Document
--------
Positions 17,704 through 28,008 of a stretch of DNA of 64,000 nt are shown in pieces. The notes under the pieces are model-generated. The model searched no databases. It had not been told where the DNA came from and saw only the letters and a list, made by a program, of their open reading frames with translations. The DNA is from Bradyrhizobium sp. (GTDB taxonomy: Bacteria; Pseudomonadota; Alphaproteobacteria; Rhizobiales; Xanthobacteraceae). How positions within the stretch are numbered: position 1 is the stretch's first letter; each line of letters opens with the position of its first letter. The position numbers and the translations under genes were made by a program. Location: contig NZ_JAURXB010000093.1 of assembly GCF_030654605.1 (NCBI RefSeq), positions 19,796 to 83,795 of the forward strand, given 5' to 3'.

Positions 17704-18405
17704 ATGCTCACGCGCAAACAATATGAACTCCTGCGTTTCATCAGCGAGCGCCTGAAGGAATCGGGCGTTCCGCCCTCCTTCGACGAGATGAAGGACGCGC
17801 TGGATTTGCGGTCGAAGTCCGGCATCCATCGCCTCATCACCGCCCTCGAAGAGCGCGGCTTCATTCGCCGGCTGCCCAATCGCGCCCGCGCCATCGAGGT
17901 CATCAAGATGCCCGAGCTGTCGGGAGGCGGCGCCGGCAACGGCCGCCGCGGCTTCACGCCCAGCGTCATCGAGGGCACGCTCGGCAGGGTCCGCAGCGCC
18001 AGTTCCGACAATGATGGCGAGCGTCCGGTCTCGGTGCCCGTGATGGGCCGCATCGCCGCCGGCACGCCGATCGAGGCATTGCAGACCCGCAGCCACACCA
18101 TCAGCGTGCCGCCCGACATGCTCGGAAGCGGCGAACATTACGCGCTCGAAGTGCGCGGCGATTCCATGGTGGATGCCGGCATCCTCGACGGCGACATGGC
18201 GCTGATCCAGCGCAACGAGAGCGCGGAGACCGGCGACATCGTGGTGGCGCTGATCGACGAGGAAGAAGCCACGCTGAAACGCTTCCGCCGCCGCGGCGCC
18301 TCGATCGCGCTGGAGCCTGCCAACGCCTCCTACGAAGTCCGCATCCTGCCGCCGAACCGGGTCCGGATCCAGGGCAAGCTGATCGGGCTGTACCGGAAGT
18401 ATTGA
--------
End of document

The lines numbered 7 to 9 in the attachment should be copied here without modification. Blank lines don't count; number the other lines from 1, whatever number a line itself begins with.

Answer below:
18101 TCAGCGTGCCGCCCGACATGCTCGGAAGCGGCGAACATTACGCGCTCGAAGTGCGCGGCGATTCCATGGTGGATGCCGGCATCCTCGACGGCGACATGGC
18201 GCTGATCCAGCGCAACGAGAGCGCGGAGACCGGCGACATCGTGGTGGCGCTGATCGACGAGGAAGAAGCCACGCTGAAACGCTTCCGCCGCCGCGGCGCC
18301 TCGATCGCGCTGGAGCCTGCCAACGCCTCCTACGAAGTCCGCATCCTGCCGCCGAACCGGGTCCGGATCCAGGGCAAGCTGATCGGGCTGTACCGGAAGT